AO is often considered more as neuropathic pain.23 Most AO patients have an onset of pain subsequent to invasive dental treatment, such as endodontic procedures or tooth extraction,8 and several studies have suggested that nerve injury might be associated with the development of persistent neuropathic orofacial pain in AO.23 In the present study, however, approximately 50% of the AO patients reported that life events other than dental treatment triggered their symptoms. This suggests that AO is not necessarily neuropathic pain developed by peripheral noxious stimuli, and various additional factors may complicate a patient’s condition.23 Psychologic problems are often present in AO patients. There have been suggestions that AO may be primarily psychogenic, whereas others believe that psychologic problems are secondary to the chronic pain.3 Acute tooth pain can be reduced by endodontic treatment or tooth extraction. However, if the pain is not relieved, the patient’s anxiety about prolonged pain and distrust of dentists may amplify the pain. Llewellyn and Warnakulasuriya24 reported that most patients with oral disorders have low oral health-related quality of life scores and feel “psychologic discomfort” or “psychologic disability”. Patients suffering from oral disorders are physiopsychologically more unstable than healthy people, and it is possible that dental treatment becomes a trigger for chronic oral pain. Dentists should therefore handle the patients carefully while doing dental treatments, and should not consider chronic oral pain as merely “psychogenic”.
The current study also revealed that 50.8% of BMS patients and 33.3% of AO patients had no specific psychiatric diagnoses. In addition, there was a wide variation in psychiatric diagnosis, and BMS patients and AO patients were sometimes given the same psychiatric diagnosis, such as somatoform disorder, pain disorder, somatization disorder, anxiety disorder, or panic disorder. This indicates that both BMS and AO are difficult to diagnose in psychiatry. F3 and F4 classifications have been the subject of recent debate,25,26 especially in relation to the classification of somatoform disorders, and revisions are being considered for the next editions of Diagnostic and Statistical Manual of Mental Disorders and International Statistical Classification of Disease and Related Health Problems.27–31 With these revisions, it is likely that psychiatric interpretation of BMS and AO will also change.
Although BMS and AO have a common characteristic of chronic oral pain, other clinical characteristics seems to be different. In the present study, the mean age of AO patients was significantly lower than that of BMS patients, suggesting some possible differences in biologic background. The proportion of female patients in both BMS and AO was very high, approximately 80%, which is consistent with previous studies.32,33 Thus, age and gender may be partly involved in the disease mechanism of both disorders.34 No significant differences were observed in the scores of SDS and pain VAS between BMS and AO.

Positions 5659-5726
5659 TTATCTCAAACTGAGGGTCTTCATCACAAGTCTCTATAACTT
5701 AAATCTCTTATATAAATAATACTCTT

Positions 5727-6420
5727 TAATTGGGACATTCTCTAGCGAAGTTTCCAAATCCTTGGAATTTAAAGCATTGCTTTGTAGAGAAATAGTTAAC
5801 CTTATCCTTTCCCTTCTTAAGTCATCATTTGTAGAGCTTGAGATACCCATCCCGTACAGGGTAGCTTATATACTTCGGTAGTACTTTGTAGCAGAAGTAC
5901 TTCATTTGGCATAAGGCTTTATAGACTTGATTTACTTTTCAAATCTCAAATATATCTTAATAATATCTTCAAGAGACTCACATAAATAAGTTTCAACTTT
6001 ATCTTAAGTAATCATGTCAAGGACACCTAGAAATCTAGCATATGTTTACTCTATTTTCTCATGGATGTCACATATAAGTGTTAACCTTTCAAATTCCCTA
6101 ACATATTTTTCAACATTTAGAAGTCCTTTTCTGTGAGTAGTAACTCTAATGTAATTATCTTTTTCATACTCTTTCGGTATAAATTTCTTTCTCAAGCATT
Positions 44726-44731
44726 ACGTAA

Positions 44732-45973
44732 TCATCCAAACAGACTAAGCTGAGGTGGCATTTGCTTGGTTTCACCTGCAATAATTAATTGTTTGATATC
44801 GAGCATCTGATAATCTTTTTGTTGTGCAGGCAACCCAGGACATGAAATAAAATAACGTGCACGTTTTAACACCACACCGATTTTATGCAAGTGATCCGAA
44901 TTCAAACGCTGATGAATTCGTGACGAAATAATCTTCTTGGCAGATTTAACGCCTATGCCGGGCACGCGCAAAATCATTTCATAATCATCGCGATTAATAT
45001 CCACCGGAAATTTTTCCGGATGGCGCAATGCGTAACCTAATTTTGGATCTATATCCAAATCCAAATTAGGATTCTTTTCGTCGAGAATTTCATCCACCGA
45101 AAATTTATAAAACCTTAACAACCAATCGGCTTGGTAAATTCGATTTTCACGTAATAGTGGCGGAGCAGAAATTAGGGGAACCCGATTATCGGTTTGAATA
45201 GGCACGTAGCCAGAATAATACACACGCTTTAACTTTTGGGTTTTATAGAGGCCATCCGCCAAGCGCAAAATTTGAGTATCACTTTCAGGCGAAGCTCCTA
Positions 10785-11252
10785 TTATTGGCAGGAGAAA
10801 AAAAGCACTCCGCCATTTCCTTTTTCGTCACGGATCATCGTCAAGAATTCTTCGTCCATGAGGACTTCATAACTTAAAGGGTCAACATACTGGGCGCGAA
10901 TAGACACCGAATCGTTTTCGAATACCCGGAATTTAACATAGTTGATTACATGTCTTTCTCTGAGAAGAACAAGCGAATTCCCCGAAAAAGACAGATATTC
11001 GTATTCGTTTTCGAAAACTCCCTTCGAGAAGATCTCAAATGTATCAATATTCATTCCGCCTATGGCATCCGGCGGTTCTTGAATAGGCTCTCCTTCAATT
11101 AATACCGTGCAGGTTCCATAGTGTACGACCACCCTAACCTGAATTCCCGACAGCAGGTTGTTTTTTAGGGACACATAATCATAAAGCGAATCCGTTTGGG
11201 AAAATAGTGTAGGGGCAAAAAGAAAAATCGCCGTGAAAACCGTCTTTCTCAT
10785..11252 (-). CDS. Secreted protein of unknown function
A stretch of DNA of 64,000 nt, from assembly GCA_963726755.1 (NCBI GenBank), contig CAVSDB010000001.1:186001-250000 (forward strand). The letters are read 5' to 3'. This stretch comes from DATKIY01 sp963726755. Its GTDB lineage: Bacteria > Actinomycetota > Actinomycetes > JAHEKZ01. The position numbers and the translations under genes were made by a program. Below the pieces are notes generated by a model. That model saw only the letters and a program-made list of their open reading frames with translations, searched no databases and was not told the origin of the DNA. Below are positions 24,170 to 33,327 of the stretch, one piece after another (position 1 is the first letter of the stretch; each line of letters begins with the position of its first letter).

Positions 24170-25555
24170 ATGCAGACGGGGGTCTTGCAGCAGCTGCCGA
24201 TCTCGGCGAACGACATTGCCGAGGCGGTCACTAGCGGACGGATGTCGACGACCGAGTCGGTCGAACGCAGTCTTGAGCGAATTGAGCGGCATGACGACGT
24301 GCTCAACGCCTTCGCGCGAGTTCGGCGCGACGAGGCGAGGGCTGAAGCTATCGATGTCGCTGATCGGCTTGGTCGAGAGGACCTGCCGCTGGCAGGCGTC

AO patients were more likely to complaint of “cramping” and “heavy” pains than BMS patients. Both “cramping” and “heavy” pain descriptors are related to “sensory” perception. This suggests that the nature of the pain may be different between two diseases. In contrast, descriptors related to “affect” showed no significant differences between the two diseases, suggesting that both BMS and AO are similar in terms of “unpleasant sensory and emotional experience”.1 There were no major differences in trigger for disease between BMS and AO. In both groups, psychologic symptoms occurred as a reaction to chronic pain. This may be one of the reasons why both diseases are often given the same diagnoses.
The different diagnoses made in dentistry and psychiatry may reflect, at least partly, differences in diagnostic methods. In psychiatry, pain is considered to be part of the general condition, whereas in dentistry the diagnosis is related to the location of the pain.12 In the present study, the location of the pain differed in the BMS and AO. Although the two diseases are distinct from this point of view, they are frequently given the same psychiatric diagnosis. The fact that psychiatrists do not fully understand the detailed dental treatment procedures and that patients are generally unwilling to visit a psychiatrist because they consider the causes of their problems are in the mouth, may go some way to explaining the discrepancy of diagnoses between dentistry and psychiatry. Patients tend to visit the medical facilities which they think are relevant to the location of their pain. Therefore, it is logical for patients with chronic oral pain to visit dental offices initially. It is also easier for patients to understand their disease condition, as well as necessary treatments, in the dental setting. In case of an obvious psychiatric disorder, on the other hand, the procedures that dentists can perform are limited. If a dentist considers that a patient requires medical treatments, the patient should be rapidly referred to the relevant medical specialist.7 As Turner and Dworkin9 propose, dentists should give biologic explanations of the symptoms to their patients when referring them to a psychiatrist, even if patients have a definite mental problem.
There are no biologic indicators of either BMS or AO, thus they are still “disputable” diseases in terms of etiology. The results of the current study show that diagnoses of BMS and AO are dependent upon symptomatology both in psychiatry and dentistry. Recently, however, many studies have found antidepressants an effective treatment for chronic pain,35–37 and research using functional neuroimaging techniques, such as functional magnetic resonance imaging, has made considerable advances.38,39 A better understanding of the mechanisms explaining the onset of BMS and AO,40 as well as their responses to different treatment regimens, will enable us to diagnose these conditions more precisely.
Although BMS and AO are both chronic pain disorders occurring in the absence of any organic cause, the psychiatric diagnoses of patients with BMS and AO can differ substantially. An F3 classification (mood/affective disorder) diagnosis was significantly more frequent in BMS patients than in AO patients who were more frequently diagnosed with a class F4 disorder (neurotic, stress-related, and somatoform).
The authors would like to thank Dr Mike Briley for help in correcting the manuscript.
This study was supported in part by a Grant-in-aid for Scientific Research from the Japan Society for the Promotion of Science (No. 21592642).
The authors declare no conflicts of interest in this work.